Irrational Numbers

Prove that the \(\sqrt{2} + \sqrt{3}\) is irrational.

Note by Jonathan Hsu
2 years, 9 months ago

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This can be proved by contradiction. Suppose \(\sqrt{2} + \sqrt{3}\) is rational. Then \(\dfrac{1}{\sqrt{2} + \sqrt{3}} = \sqrt{3} - \sqrt{2}\) is rational as well. Now since the sum of rational numbers is always rational, we would then have that

\(\dfrac{1}{2}((\sqrt{2} + \sqrt{3}) + (\sqrt{3} - \sqrt{2})) = \sqrt{3}\)

is rational, which is not the case. So our original assumption must be false, i.e., \(\sqrt{2} + \sqrt{3}\) is irrational.

Note that we can prove \(\sqrt{3}\) is irrational by contradiction. Suppose that \(\sqrt{3} = \dfrac{a}{b}\) for positive coprime integers \(a,b.\) Squaring both sides gives us that \(3b^{2} = a^{2},\) which by the Fundamental Theorem of Arithmetic implies that \(3|a.\) But if \(a = 3m\) then \(3b^{2} = 9m^{2} \Longrightarrow b^{2} = 3m^{2},\) implying that \(3|b.\) But we had assumed that \(a,b\) were coprime, and thus our original assumption that \(\sqrt{3}\) was rational is false.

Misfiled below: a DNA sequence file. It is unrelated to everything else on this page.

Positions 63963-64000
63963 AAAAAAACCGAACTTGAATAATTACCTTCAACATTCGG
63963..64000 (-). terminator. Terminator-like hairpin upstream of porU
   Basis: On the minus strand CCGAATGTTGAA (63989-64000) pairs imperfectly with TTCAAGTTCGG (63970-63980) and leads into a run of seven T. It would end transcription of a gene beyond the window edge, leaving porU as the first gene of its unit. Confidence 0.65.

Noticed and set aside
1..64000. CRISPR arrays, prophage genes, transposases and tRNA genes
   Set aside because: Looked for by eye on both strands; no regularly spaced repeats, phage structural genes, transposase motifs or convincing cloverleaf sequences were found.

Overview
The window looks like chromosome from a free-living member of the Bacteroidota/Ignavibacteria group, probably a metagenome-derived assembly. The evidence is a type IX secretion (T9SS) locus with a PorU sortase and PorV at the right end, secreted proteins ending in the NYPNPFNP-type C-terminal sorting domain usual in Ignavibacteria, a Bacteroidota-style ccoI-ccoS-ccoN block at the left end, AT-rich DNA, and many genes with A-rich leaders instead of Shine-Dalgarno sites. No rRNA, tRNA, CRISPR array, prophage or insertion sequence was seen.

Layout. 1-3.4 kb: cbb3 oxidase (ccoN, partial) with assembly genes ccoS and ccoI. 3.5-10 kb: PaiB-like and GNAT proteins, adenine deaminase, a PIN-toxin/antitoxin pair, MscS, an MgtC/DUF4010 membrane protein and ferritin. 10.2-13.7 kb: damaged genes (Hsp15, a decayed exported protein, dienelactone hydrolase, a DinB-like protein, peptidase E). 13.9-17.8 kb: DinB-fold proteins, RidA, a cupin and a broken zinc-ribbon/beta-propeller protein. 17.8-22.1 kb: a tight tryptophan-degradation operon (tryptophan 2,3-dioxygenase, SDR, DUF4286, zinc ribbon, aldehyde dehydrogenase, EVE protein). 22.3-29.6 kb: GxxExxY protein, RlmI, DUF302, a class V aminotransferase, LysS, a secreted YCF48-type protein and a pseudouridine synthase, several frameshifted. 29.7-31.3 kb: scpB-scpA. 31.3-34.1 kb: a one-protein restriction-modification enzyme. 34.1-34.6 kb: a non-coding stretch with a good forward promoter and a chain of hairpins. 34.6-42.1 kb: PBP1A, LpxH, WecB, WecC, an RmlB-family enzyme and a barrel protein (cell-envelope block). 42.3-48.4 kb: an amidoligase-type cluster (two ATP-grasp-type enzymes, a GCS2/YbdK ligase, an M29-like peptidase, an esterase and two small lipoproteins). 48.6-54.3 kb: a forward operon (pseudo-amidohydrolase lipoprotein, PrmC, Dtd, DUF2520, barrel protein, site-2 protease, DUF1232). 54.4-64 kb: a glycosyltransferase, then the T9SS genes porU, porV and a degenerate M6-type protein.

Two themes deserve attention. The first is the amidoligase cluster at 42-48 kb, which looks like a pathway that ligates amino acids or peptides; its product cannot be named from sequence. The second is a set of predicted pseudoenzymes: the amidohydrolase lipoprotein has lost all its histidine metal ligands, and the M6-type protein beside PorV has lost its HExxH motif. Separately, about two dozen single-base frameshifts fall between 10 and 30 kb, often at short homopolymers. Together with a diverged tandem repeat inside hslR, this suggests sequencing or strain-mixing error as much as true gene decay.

Brian Charlesworth - 2 years, 9 months ago

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Note that \(\sqrt{2},\sqrt{3}\) are both algebraic integers, so \(\sqrt{2}+\sqrt{3}\) is also an algebraic integer. However, if \(\sqrt{2}+\sqrt{3}\) is rational then that means it is a rational integer, which is clearly false as \(3 < \sqrt{2}+\sqrt{3} < 4\).

Daniel Liu - 2 years, 9 months ago

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Extension: if \(\sqrt{a_1}+\sqrt{a_2}+\cdots +\sqrt{a_n}\) is rational, prove that it is integer.

In particular, prove that \(a_1, a_2, \ldots , a_n\) are perfect squares.

Daniel Liu - 2 years, 9 months ago

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